Posts Tagged ‘boring presentations’

Hot Stuff

February 8, 2009

flameHave you ever noticed that some times you’re on fire when you give a presentation?

Everything is going your way; no nerves, the audience is listening and laughing, you speak effortlessly and at the end of the presentation people actually come up to you and tell you how much they enjoyed your segment.

Why is it, that some times you can do no wrong and other times everything seems to go wrong?

I had one of these hot presentations the other day. I don’t think I prepared any more than usual, I don’t think I worked harder than usual, so why was this one so much better than others?

Your audience can have a lot to do with your presentations: how well do they know each other, how much have they endured before you speak, how interested are they in your topic and how well you connect with them can make the difference between a good, bad or hot presentation.

Other things like the time of day you speak, the venue, distractions – both visual and noisy can all have an impact on your presentation.

You, as the presenter, have to try and factor everything in to ensure you give the best presentation you possibly can on the day, but sometimes the gods are just smiling on you and you’re “Hot Stuff”.

Keep speaking – Carrol

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“Someone’s sleeping in my presentation” – part 2

July 24, 2008

Last week we looked at the signs your audience may be giving you if they’ve disconnected from you and your presentation.

Today we’ll look at how you can re-connect and get back on track.

Keeping your finger on the pulse of your audience is very important so that you don’t loose that vital connection with them.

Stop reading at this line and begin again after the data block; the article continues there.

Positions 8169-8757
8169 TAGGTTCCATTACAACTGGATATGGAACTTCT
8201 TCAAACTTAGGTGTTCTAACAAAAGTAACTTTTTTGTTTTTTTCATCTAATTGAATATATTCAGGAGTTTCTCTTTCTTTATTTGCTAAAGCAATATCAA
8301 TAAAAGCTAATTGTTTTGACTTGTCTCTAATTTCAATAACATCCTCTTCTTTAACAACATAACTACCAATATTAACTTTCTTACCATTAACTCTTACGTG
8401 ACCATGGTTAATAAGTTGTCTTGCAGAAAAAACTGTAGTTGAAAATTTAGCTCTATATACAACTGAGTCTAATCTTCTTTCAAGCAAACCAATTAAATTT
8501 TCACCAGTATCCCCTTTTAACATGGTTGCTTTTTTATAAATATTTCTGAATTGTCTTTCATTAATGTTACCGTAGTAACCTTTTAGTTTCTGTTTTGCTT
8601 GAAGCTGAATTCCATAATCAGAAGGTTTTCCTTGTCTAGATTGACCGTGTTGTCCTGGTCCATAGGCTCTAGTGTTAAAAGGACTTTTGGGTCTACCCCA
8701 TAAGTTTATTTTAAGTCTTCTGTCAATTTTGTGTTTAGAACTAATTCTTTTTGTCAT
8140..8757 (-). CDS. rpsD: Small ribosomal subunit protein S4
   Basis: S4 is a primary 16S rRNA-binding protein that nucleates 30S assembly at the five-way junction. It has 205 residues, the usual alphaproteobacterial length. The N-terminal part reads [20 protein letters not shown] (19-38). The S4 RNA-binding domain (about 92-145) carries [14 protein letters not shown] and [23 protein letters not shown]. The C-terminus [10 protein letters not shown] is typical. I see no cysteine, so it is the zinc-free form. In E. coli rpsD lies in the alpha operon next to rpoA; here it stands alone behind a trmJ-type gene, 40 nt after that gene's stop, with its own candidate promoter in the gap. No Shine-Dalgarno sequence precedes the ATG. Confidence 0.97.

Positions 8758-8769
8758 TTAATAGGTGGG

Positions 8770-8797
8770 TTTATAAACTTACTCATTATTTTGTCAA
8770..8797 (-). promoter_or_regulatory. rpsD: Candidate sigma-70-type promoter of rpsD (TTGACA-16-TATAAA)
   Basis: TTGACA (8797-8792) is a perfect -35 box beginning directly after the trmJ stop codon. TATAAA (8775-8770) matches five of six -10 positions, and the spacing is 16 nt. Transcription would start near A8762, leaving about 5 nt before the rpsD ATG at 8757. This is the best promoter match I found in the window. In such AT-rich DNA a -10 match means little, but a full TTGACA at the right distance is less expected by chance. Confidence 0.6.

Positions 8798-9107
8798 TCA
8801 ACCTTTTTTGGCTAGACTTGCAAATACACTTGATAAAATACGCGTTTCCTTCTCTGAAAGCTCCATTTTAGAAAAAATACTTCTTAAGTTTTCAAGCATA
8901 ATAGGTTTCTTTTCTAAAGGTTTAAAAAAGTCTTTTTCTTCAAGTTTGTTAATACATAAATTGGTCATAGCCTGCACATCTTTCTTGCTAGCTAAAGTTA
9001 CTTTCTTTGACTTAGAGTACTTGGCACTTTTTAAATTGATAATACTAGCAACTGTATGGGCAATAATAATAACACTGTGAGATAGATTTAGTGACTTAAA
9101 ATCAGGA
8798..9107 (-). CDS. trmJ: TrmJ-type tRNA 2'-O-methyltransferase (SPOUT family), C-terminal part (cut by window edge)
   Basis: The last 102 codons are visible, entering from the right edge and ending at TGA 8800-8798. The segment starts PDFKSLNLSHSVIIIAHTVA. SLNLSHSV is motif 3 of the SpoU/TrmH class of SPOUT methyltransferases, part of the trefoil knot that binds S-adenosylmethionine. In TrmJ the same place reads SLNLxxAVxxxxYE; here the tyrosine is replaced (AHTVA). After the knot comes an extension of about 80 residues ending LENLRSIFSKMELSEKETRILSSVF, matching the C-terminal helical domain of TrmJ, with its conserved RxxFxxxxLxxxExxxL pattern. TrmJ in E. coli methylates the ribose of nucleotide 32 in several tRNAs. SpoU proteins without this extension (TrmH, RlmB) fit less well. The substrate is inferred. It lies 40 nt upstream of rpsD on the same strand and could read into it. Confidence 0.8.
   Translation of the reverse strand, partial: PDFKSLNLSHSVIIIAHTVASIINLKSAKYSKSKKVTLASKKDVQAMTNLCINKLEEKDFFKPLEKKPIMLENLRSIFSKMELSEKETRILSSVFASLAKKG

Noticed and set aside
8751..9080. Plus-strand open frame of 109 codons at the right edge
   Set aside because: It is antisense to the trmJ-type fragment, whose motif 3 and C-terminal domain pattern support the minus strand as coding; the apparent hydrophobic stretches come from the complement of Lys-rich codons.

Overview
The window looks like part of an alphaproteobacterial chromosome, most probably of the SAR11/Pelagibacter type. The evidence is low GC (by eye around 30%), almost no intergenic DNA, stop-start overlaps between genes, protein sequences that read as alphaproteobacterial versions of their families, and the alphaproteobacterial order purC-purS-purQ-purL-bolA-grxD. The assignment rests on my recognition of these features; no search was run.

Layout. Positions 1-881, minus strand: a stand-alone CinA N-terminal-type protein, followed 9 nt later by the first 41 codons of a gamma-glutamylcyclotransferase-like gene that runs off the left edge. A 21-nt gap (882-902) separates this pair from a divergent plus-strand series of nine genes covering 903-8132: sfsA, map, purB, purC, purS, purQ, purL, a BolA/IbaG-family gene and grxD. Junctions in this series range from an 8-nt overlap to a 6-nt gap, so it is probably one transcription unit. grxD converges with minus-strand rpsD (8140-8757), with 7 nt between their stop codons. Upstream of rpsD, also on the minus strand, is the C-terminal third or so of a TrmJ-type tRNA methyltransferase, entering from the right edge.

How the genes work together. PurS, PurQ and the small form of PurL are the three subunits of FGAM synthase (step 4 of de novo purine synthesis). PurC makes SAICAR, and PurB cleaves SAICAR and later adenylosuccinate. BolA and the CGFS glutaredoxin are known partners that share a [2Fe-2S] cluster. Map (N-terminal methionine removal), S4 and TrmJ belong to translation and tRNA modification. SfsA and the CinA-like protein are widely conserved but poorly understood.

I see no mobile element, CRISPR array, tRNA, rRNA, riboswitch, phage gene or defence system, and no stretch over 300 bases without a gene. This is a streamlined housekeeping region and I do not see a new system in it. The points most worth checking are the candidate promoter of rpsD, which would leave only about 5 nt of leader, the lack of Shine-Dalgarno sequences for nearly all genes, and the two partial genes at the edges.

* Understand what your audience wants from your presentation – Many presenters are only interested in making themselves look important or intelligent, reporting on everything they know without showing how their information can assist the audience or how it is relevant to their lives – remember, your audience will be asking “what’s in it for me”.

* Ask “you” focused questions throughout your presentation – Questions such as: Have you ever – Can you think of a time – Do you know. These types of question allow the audience to think about what you have been talking about and relate it to their own world.

* Use different formats for your presentation – use visual ways of displaying information (charts, pictures, short video clips). If people have something to look at this will help them to stay connected.

* Have discussions – can you have an audience discussion or break them up into small groups to discuss what you’ve been presenting.

* Maintain eye contact with your audience – If your audience members feel that you are talking to them personally it will be harder for them to disengage from you.

Keeping the attention of your audience is vitally important because no one wants to send their audience members to sleep; ensure you’re connecting with your audience to keep them engaged.

Keep speaking – Carrol

“Someone’s sleeping in my presentation”

July 17, 2008

Do you remember the story of Goldilocks?

Baby Bear discovered that someone was sleeping in his bed; “Someone’s sleeping in my bed, and she’s still there.”

Could you be putting your audience to sleep in your presentation?

You start off with a bang, but somewhere in the middle you start to see the signals:

  • *People have a glazed look on their face
  • *Something, anything is more interesting to your audience members
  • *People are yawning
  • *Your audience is fidgeting
  • *Participants are laid back with their eyes closed

Oh no, someone’s sleeping in your presentation! What do you do?

Don’t panic, next week we’ll have a look at how to get back on track and re-connect with your audience.

Keep speaking – Carrol